FLOURNOY: That is not a word I would associate with Vladimir Putin. He's a very skillful tactician. So we shouldn't assume that he's doing this for reasons that are appealing or attractive to us. But that doesn't mean we can't work with him in some capacity. We have to make sure that we, at a minimum, de-conflict the activities of Russian forces in the area and U.S. forces. We do not want any kind of accidental confrontation between the two. When it does come time for negotiations, the Russians will necessarily be involved. And that's just a fact that we're going to have to deal with.

GREENE: You're saying that you see a real risk here if there are Russian troops that get involved in some sort of accidental confrontation between the United States and Russia.

FLOURNOY: I think it depends on how they operate. He has said that they're going to remain in an advisory role. But it really depends on their actions. It depends on the areas where they're operating, how close they come, for example, to areas where we're launching airstrikes. So, you know, we have to make sure that we stay clear of any kind of inadvertent use of force that hurts, you know, one side or the other. I think, you know, if you're operating in the same theater, you'd better have a pretty clear sense of where they are.

GREENE: Michele Flournoy is the cofounder and CEO of the Washington think tank The Center for a New American Security. And she served as undersecretary of defense for three years under President Obama. Michele, thanks very much.

FLOURNOY: Thank you.

GREENE: And NPR's Pentagon correspondent Tom Bowman was in the studio here listening to that conversation with Michele Flournoy. Hey, Tom.

TOM BOWMAN, BYLINE: Hey, David.

GREENE: Just drill down with me on one thing she said, if you can. She suggested that if the Russians have troops on the ground and continue to have a bigger military role in Syria, there could be a risk of a U.S.-Russian military confrontation. That sounds very frightening. Is that a real possibility here?

BOWMAN: It is a real possibility and not with troops, but with aircraft. Now, the Russians have about 30 attack aircraft right now in Syria. And I'm told they're actually stacking the bombs in tents right next to this aircraft. So the sense is they could start bombing sites very soon, in the next day or so. The U.S. and its coalition members are also bombing in northern Syria. So the word she mentioned was de-confliction. De-confliction basically means I have to know where you're operating and you have to know where I'm operating. So you could see communications between the Americans and the Russian aircraft, pilot-to-pilot. Or what you could see is creating zones. OK, you operate bombing over here. I'm going to operate in this zone.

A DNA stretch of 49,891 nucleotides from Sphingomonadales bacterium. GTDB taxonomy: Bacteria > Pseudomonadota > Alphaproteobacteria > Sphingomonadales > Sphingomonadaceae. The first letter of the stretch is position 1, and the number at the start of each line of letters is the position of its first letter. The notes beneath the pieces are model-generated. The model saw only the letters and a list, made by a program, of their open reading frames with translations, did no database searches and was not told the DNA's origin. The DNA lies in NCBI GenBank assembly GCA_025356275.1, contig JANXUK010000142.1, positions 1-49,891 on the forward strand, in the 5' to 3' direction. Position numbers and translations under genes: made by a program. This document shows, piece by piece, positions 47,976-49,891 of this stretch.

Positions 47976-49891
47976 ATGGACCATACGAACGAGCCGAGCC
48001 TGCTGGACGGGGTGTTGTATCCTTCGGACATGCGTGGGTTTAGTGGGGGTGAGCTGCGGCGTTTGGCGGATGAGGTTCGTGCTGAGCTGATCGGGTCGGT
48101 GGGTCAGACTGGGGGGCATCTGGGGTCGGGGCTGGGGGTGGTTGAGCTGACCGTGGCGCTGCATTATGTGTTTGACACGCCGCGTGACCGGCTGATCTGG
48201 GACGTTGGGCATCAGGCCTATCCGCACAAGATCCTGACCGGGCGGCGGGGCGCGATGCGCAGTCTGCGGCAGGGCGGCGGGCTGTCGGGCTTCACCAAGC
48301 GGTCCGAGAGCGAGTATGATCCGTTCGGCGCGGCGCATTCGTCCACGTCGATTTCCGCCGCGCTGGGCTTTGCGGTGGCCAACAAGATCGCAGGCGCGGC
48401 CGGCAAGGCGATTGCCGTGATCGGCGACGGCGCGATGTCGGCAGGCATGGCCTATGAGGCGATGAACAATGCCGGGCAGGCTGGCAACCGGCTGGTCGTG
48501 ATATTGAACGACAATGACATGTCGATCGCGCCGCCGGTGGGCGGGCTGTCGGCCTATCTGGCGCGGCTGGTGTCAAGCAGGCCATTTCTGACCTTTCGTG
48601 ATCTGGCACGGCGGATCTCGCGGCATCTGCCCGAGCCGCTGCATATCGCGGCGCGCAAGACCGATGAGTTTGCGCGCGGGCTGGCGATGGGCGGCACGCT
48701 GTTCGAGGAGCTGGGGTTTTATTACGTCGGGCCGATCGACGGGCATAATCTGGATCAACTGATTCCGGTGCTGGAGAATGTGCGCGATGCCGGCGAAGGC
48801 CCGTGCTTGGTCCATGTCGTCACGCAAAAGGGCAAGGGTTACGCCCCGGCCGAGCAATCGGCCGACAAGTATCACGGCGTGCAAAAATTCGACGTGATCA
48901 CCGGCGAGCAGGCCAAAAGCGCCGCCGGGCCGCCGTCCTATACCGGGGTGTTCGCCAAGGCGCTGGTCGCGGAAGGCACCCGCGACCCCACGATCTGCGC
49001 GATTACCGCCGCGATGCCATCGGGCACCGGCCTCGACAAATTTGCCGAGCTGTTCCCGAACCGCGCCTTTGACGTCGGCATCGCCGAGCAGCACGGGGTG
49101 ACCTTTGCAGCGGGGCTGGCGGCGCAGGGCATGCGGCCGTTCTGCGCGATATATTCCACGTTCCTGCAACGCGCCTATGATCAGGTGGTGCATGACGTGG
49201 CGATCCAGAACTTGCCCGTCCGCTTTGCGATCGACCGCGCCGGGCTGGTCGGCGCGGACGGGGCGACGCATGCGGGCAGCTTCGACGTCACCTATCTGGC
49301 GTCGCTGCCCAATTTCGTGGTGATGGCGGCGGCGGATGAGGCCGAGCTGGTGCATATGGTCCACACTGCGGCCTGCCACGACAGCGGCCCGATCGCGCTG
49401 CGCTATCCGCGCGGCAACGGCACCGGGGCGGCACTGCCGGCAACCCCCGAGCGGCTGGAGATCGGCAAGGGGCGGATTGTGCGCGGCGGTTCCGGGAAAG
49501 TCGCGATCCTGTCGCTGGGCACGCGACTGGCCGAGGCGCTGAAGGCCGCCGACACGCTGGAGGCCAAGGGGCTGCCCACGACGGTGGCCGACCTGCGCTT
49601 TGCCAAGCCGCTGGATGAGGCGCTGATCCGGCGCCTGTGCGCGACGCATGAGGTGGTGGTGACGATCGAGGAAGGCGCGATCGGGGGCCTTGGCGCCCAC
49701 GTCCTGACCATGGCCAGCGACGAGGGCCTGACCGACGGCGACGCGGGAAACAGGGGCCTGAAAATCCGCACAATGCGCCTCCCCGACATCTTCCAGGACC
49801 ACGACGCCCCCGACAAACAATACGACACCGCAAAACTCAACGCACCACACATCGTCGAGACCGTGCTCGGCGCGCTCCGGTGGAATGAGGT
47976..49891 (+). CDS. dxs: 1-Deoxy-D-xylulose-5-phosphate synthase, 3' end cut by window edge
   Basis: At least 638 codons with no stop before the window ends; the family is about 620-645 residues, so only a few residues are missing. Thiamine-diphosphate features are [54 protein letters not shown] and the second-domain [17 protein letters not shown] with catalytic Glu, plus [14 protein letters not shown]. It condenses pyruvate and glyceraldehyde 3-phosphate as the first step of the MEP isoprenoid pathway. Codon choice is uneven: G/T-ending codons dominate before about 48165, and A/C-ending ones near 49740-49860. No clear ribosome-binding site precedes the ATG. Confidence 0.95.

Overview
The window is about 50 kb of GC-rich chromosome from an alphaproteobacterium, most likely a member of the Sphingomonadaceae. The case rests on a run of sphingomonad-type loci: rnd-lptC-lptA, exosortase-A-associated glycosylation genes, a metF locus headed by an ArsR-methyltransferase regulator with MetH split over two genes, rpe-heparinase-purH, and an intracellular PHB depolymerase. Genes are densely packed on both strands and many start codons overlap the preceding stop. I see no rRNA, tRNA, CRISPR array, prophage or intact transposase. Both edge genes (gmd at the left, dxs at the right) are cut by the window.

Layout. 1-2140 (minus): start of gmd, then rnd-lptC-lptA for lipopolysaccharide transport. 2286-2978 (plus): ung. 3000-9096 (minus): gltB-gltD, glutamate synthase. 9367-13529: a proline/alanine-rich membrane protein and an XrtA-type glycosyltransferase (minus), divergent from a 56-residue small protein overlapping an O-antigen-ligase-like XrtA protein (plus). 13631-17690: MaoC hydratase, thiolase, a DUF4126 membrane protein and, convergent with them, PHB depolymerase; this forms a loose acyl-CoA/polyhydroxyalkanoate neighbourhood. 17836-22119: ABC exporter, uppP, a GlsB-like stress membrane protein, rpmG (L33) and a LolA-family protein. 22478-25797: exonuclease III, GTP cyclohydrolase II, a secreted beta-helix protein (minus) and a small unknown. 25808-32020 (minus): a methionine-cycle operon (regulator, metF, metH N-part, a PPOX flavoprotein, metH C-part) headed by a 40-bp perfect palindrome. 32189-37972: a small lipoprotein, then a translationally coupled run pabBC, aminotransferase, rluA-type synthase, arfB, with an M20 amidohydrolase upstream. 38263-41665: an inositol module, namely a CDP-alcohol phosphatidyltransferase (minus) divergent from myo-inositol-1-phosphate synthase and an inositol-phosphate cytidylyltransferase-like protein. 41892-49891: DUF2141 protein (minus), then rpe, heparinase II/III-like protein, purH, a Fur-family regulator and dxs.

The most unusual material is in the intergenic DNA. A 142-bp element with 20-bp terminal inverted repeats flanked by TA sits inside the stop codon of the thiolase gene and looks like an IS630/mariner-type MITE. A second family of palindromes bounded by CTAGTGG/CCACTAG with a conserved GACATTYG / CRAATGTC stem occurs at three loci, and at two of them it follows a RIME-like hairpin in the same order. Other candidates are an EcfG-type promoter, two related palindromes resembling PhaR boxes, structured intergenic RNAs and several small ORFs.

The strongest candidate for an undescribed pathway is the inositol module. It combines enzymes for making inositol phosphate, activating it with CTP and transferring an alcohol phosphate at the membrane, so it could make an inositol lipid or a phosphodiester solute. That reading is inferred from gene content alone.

GREENE: And we're going to stay in our own separate spaces.

BOWMAN: We're going to stay in our own separate spaces.

GREENE: Are those conversations happening between these two governments right now?

BOWMAN: Well, we were told it would likely to happen. But we haven't heard anything on that in the past week or so. But clearly everyone in the Pentagon is very, very focused on this issue of de-confliction. And clearly once the Russians start bombing, which again is expected, you will definitely see some type of de-confliction.

GREENE: I gather that these two militaries, the U.S. and Russians, have not had as much communication as in the past because of all the tensions over Crimea. Is that - is that fair to say?

BOWMAN: Oh, absolutely. For more than a year there's been no military-to-military dialogue with the Russians because of Ukraine and the Russian incursion there.

GREENE: Tom, thanks a lot.

BOWMAN: You're welcome, David.

GREENE: That's NPR Pentagon correspondent Tom Bowman. And we should add, a senior Obama administration official says Putin and Obama yesterday did speak about making sure their militaries stay out of each other's way. Transcript provided by NPR, Copyright NPR.